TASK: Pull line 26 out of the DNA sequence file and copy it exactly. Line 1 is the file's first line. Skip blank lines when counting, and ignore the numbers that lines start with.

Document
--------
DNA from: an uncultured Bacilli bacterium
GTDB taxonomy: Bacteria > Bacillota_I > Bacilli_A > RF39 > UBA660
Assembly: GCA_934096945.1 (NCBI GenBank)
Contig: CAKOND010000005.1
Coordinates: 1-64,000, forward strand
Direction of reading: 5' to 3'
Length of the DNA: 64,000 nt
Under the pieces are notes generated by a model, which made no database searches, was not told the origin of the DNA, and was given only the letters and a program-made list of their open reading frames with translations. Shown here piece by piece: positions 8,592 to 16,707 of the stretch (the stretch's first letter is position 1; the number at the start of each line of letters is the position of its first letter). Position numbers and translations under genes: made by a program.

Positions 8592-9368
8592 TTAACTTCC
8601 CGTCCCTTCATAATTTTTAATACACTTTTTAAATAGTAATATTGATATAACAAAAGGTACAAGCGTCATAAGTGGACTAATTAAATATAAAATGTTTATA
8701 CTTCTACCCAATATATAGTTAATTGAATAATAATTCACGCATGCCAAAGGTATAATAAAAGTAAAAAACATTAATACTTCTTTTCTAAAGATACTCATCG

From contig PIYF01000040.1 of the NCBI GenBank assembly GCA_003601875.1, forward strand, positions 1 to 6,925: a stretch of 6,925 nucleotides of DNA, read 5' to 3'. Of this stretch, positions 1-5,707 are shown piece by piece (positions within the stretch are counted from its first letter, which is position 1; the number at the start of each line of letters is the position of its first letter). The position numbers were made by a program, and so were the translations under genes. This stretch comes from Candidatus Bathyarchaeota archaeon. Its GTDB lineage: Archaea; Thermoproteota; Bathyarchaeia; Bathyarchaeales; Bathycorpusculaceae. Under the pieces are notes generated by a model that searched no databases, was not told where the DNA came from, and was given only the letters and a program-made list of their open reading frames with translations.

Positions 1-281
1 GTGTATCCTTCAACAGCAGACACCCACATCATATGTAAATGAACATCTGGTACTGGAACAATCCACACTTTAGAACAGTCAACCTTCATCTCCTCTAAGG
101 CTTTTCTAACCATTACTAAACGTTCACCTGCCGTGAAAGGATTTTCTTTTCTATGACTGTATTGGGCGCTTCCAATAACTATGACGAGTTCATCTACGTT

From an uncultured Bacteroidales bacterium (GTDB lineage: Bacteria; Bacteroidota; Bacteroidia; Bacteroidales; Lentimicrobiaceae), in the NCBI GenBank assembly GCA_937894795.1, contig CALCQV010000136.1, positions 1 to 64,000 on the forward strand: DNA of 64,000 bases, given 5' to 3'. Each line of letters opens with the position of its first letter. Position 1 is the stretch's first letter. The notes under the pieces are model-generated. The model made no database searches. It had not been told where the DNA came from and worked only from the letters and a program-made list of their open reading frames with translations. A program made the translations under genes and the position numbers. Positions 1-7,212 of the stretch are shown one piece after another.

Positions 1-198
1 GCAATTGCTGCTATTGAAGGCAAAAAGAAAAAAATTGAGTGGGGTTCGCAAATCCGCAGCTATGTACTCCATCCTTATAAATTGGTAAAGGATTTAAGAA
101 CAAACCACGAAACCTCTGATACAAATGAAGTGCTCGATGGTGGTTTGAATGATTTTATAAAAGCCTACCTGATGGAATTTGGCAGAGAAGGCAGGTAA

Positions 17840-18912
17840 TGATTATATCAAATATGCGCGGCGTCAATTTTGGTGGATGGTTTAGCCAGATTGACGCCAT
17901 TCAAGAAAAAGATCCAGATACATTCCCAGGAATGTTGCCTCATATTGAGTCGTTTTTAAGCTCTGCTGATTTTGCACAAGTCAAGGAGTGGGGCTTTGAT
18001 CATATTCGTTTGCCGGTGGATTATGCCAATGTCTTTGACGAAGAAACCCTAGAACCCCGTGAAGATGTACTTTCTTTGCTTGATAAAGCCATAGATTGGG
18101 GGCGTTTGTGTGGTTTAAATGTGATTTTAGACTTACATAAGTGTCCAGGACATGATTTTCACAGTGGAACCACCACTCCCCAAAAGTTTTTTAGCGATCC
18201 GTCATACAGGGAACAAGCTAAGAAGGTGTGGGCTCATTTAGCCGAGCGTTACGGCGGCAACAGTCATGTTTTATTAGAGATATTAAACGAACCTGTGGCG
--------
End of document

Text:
18201 GTCATACAGGGAACAAGCTAAGAAGGTGTGGGCTCATTTAGCCGAGCGTTACGGCGGCAACAGTCATGTTTTATTAGAGATATTAAACGAACCTGTGGCG